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While the phrase “non-lethal arms” has existed for decades, its current use appears to undercut U.S. controls on arms with significant military value, with potentially damaging consequences in Ukraine and beyond.

Released in early February, the Obama Administration’s new National Security Strategy for 2015 reaffirms U.S. foreign security assistance as a key part of U.S. efforts to address counterterrorism and prevent conflict abroad. Compared to the last U.S. National Security Strategy from 2010, however, there are some notable differences, some of which may indicate a narrower U.S. security assistance focus.

As part of the State Department’s budget request for FY 2016 released on February 2, the Obama Administration is requesting a significant jump in security and one type of development aid to the Maghreb and Sahel countries of Africa to “address challenges to U.S. national security emanating” from the two sub-regions.

As the Obama Administration continues to loosen its arms export control policies, the United States may end up helping China modernize its military, according to a recent Stockholm International Peace Research Institute (SIPRI) report. The study titled “Western Arms Exports to China,” which looked at the export policies and practices of Germany, France, United Kingdom and the United States towards China, encourages the international community to develop a more unified approach on the export of arms and military-relevant goods to China to improve control efforts.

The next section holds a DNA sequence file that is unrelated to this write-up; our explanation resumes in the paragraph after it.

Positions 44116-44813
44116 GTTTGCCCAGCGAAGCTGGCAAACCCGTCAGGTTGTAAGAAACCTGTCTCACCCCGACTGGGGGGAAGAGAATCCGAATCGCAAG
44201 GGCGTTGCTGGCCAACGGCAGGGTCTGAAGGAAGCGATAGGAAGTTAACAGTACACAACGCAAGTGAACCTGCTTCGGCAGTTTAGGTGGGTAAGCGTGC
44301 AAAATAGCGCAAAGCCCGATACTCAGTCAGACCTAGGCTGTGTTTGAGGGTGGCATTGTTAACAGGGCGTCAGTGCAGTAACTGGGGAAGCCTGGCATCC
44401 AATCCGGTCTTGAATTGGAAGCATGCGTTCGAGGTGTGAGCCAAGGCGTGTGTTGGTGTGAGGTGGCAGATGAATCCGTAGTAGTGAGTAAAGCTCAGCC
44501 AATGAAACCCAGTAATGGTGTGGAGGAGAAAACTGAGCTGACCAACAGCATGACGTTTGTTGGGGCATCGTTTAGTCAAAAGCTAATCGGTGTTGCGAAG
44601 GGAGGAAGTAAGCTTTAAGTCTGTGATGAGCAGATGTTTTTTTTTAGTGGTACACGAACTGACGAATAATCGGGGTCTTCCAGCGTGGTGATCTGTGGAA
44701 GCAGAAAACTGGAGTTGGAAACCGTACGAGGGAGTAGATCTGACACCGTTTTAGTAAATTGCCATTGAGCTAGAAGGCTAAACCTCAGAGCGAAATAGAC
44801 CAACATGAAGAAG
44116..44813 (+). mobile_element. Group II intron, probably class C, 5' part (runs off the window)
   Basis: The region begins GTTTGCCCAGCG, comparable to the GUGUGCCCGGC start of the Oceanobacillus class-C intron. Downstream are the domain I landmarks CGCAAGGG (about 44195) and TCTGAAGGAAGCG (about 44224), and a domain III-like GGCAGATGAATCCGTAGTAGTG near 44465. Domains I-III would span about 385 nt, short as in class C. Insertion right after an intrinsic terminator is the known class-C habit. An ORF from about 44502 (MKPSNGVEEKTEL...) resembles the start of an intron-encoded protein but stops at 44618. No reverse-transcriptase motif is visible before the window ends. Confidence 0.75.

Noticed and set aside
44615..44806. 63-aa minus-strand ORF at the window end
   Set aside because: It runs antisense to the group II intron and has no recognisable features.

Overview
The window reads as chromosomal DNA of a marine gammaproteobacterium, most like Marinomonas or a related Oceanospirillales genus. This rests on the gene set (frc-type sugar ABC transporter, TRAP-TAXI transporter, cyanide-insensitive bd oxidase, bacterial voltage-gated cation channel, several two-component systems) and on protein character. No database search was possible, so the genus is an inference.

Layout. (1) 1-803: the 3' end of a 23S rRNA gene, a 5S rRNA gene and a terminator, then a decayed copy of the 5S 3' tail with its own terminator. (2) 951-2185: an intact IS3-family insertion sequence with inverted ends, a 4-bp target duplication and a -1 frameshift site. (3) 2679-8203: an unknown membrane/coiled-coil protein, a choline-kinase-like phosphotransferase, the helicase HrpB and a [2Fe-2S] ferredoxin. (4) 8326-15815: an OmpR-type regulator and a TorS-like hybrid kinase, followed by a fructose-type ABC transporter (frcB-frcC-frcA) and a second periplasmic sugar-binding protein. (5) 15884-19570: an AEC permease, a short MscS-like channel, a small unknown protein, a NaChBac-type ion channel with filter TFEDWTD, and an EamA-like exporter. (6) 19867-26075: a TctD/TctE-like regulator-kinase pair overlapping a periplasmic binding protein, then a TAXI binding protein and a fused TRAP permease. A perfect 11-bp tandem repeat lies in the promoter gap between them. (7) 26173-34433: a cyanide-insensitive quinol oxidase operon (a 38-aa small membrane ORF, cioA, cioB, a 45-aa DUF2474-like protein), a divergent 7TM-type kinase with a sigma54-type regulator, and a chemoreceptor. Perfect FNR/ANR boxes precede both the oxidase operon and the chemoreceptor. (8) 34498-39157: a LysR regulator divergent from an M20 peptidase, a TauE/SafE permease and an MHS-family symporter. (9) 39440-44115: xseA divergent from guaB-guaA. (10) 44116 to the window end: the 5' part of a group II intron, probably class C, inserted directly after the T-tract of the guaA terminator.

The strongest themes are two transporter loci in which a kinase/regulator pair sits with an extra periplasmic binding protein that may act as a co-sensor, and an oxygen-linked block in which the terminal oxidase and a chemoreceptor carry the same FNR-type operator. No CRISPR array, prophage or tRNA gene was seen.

In highly and extremely fragile countries such as Chad, Nigeria and Yemen, U.S. security assistance may have little to no effect on reducing fragility in these countries, according to a RAND Corporation study from late last year.  The report, which is titled “Assessing U.S. Security Cooperation as Preventative Tool,” will likely spark renewed discussion and debate about the proper use of U.S. foreign security aid in volatile countries as well as about the specific types of military and police aid given.

As the Obama Administration looks to engage with the winner of the upcoming presidential run-off election in Tunisia, which is between the current interim President Moncef Marzouki, a former dissident, and Beji Caid Essebsi, a former foreign minister, security sector reform in Tunisia will likely be a key future issue.

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